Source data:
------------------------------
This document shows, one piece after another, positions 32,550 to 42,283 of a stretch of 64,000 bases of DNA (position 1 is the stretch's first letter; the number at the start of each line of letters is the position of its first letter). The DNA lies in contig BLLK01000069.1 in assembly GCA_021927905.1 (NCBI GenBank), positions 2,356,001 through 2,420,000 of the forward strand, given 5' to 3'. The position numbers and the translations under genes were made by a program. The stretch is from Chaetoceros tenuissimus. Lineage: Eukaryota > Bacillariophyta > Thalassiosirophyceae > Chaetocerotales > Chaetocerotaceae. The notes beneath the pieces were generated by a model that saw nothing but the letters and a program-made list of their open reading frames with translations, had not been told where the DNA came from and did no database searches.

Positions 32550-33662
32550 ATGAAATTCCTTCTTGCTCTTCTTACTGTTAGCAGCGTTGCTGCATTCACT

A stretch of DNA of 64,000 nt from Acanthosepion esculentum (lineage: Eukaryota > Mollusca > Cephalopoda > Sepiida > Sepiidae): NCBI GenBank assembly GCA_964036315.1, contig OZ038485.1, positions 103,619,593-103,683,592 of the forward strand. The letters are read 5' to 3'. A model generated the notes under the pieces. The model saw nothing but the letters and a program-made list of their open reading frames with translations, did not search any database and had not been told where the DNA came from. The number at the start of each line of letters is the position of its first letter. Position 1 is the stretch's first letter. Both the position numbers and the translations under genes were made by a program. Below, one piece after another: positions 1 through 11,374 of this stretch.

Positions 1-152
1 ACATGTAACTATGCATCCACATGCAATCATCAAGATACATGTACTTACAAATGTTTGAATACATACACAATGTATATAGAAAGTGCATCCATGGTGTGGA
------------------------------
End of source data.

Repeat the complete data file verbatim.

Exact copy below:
This document shows, one piece after another, positions 32,550 to 42,283 of a stretch of 64,000 bases of DNA (position 1 is the stretch's first letter; the number at the start of each line of letters is the position of its first letter). The DNA lies in contig BLLK01000069.1 in assembly GCA_021927905.1 (NCBI GenBank), positions 2,356,001 through 2,420,000 of the forward strand, given 5' to 3'. The position numbers and the translations under genes were made by a program. The stretch is from Chaetoceros tenuissimus. Lineage: Eukaryota > Bacillariophyta > Thalassiosirophyceae > Chaetocerotales > Chaetocerotaceae. The notes beneath the pieces were generated by a model that saw nothing but the letters and a program-made list of their open reading frames with translations, had not been told where the DNA came from and did no database searches.

Positions 32550-33662
32550 ATGAAATTCCTTCTTGCTCTTCTTACTGTTAGCAGCGTTGCTGCATTCACT

A stretch of DNA of 64,000 nt from Acanthosepion esculentum (lineage: Eukaryota > Mollusca > Cephalopoda > Sepiida > Sepiidae): NCBI GenBank assembly GCA_964036315.1, contig OZ038485.1, positions 103,619,593-103,683,592 of the forward strand. The letters are read 5' to 3'. A model generated the notes under the pieces. The model saw nothing but the letters and a program-made list of their open reading frames with translations, did not search any database and had not been told where the DNA came from. The number at the start of each line of letters is the position of its first letter. Position 1 is the stretch's first letter. Both the position numbers and the translations under genes were made by a program. Below, one piece after another: positions 1 through 11,374 of this stretch.

Positions 1-152
1 ACATGTAACTATGCATCCACATGCAATCATCAAGATACATGTACTTACAAATGTTTGAATACATACACAATGTATATAGAAAGTGCATCCATGGTGTGGA